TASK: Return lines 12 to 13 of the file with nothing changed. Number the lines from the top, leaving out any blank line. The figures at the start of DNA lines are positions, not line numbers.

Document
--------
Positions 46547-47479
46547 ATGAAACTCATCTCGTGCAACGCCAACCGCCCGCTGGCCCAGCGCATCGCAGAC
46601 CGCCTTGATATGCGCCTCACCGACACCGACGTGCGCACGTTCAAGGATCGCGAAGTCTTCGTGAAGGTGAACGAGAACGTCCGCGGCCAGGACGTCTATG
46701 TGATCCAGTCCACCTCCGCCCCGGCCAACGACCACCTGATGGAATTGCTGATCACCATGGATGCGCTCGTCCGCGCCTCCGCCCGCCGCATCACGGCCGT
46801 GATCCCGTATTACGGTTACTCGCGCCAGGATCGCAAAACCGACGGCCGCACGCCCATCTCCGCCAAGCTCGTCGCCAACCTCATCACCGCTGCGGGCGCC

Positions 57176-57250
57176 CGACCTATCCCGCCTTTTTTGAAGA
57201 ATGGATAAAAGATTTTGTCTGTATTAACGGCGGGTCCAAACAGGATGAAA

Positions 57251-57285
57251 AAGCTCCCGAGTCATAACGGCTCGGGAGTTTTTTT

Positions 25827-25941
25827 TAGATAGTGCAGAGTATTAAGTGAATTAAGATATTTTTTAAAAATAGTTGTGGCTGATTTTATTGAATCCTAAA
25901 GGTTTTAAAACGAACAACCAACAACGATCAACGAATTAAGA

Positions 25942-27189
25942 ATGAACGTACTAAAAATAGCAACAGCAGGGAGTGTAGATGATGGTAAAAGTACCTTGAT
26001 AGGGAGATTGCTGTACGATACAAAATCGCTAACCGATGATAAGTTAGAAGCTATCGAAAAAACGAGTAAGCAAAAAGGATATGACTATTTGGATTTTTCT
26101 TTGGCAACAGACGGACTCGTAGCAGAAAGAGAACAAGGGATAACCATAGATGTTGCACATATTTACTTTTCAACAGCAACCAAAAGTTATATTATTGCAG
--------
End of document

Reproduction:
25827 TAGATAGTGCAGAGTATTAAGTGAATTAAGATATTTTTTAAAAATAGTTGTGGCTGATTTTATTGAATCCTAAA
25901 GGTTTTAAAACGAACAACCAACAACGATCAACGAATTAAGA